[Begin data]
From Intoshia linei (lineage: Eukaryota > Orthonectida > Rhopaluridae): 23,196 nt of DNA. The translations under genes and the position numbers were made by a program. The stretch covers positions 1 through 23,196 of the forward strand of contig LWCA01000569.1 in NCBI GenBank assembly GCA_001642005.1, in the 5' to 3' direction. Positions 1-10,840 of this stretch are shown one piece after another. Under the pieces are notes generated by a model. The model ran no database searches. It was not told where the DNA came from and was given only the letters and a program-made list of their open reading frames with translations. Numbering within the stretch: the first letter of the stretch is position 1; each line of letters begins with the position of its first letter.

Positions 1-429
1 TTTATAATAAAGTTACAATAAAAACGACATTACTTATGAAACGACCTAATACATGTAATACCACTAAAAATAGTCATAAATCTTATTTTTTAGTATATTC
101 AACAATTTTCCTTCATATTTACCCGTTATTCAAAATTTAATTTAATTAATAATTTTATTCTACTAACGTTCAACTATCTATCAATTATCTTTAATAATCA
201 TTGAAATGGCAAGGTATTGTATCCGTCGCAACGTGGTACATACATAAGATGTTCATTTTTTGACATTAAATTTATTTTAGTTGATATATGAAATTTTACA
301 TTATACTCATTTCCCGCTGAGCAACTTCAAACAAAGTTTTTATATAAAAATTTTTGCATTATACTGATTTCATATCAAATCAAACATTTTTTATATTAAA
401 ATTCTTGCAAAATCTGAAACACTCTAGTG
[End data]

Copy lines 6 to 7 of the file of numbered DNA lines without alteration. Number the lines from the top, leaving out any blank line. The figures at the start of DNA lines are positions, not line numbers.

301 TTATACTCATTTCCCGCTGAGCAACTTCAAACAAAGTTTTTATATAAAAATTTTTGCATTATACTGATTTCATATCAAATCAAACATTTTTTATATTAAA
401 ATTCTTGCAAAATCTGAAACACTCTAGTG